Finances can be a significant source of stress, leading to physical ailments, anxiety and depression. Taking a positive approach to releasing this stress can greatly enhance your health and well-being.
Start with some financial spring cleaning!
Thursday, April 9, 2015
Friday, March 6, 2015
When our inner voice answers “no” to one of these questions, we polish up our armor, put it on, and go out to meet the world. We use our protection to avoid being hurt by others who seem to have enough of everything we yearn for. Our armor can be trendy clothes, intellectual prowess, judgement of others, rigid beliefs, perfectionism, or whatever makes us feel safe from hurt.
Sadly, despite our best efforts, we can still lose our jobs, make poor financial decisions, commit a social faux pas, have health problems, or be confronted with failure, and the list goes on. More importantly, our armor has separated us from what we need most – our loving connection with other people.
Brené Brown, author, researcher, and professor, has a compelling segment on You Tube where she discusses the power of vulnerability (taking off the armor). Brown apologetically says “our capacity for wholeheartedness can never be greater than our willingness to be brokenhearted.”
I can relate to this idea. I have unwittingly spent many years wearing all sorts of armor. My fears of having my heart broken are deep seeded in childhood and adolescence. My experience is not unique. My armor fits so well that I have to make an intentional choice to take it off when being with patients, friends, and sometimes, family. Interestingly, the situation where I’m most likely to go without armor is when I work with coaching clients. The coaching relationship demands that I be wholeheartedly present as an equal partner.
Taking off your armor involves several steps. Here are a few:
Save your armor for situations and people who aren’t safe for you.
Recognize what the armor looks like, what forms it takes.
Embrace the idea that you are good enough regardless of your abilities and your life situation.
Know that when you live with vulnerability and get hurt, it will not destroy you, and you don’t have to face it alone.
Decide if you will muster the courage to stow your armor and be vulnerable, maybe just a little at a time.
Friday, January 2, 2015
Expectations can lift your mood but when they aren't met, can weigh you down. Have you ever planned a vacation and had visions of what it will be like? Did you arrive with exciting expectations only to find that the real experience was nothing like you imagined?
We all do this to some degree. Part of the fun of travel, vacation, and new experiences is the process of envisioning them. Unfortunately there is a tendency we have to become attached to our vision, and then we feel disappointment when things don't go as planned. My recent trip to the Caribbean was very different than what I had imagined. I love to snorkel, and most of the islands where I have stayed have had very easy ways to take time out to enjoy reef life. I enjoy kayaking, hiking, eating at local restaurants and hanging out with new people when on a trip away. My expectations have come from past experiences and from photographs of the new place I plan to visit. On my recent trip I was able to relax, read, and visit a spa, so that was wonderful. But my other expectations didn't happen, and I had to make some adjustments. I must confess that there was a subtle feeling of "missing out" on some things that I enjoy. I adapted fairly quickly to what the trip was going to be after the first day and a half. I had fun, and I learned about what to plan for on my next vacation. It didn't take long to adapt, because I've been practicing "letting go of expectations" for several years. This letting go has led to a much happier and more fulfilling life. So how do you let go and enjoy?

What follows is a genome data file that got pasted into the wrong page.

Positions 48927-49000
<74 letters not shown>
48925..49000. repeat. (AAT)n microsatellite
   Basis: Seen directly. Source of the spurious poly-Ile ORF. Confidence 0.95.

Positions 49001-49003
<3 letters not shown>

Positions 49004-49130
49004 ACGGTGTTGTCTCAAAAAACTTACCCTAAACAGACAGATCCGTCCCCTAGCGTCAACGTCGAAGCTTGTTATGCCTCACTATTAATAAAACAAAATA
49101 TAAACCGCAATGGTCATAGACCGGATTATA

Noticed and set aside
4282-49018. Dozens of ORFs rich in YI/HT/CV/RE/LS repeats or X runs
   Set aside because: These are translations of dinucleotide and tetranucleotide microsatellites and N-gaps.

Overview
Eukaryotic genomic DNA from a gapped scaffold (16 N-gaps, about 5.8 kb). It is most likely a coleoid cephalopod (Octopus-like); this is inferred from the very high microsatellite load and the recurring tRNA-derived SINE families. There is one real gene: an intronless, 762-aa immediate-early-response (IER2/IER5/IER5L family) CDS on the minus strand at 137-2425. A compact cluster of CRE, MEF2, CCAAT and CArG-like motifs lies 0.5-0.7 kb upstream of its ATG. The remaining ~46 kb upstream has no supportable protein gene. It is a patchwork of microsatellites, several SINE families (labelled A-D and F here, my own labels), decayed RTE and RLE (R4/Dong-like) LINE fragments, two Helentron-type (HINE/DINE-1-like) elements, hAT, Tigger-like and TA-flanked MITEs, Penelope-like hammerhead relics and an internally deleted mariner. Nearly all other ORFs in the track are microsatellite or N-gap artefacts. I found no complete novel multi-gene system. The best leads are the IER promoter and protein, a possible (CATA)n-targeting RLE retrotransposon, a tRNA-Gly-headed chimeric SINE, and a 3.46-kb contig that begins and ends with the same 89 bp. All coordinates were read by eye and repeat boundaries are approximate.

1- slow down and pay attention to what is
2- notice all of the things that you find enjoyable in your day
3- notice where the negative feelings show up in your body with a sense of curiosity (takes you out of thinking/obsessing mode)
4- adjust your plan to fit your situation
5- treat yourself to something special
6- allow yourself a few moments to feel your disappointment, but avoid complaining and escalating your negative thoughts
7- recognize that your current experience will not be the only one that you will ever have (this is not the only vacation I will ever take)
If you work on these steps, your travels and time off will be much more fun and relaxing.
Sunday, December 21, 2014
Thanksgiving Challenge day 21
Yesterday I completed the 21 days that I had dedicated to noticing what I am grateful for in my life. Of course creature comforts are much appreciated, but time and time again it comes back to people. My family, friends, and those that I encounter during the journey through life are what I am most thankful for. Our connections with one another are temporary, precious, challenging, comforting, and joyful. Making time and opportunities for staying close with others is worthy of our best efforts. Wishing you a Happy Chanukah, Merry Christmas, and Happy Holiday season.
Monday, December 15, 2014
Friday, December 12, 2014
Thursday, December 11, 2014
Today I have had some time to reflect. Driving home in the snow last night placed my car in the path of a deer. It was trying to decide whether to cross the road. In the slippery darkness, I knew that I couldn't make a quick stop. I thought about how much I wanted the deer to make a good decision...and it did. It looked at my car, turned around, and headed back into the woods. Now that is something to be thankful for.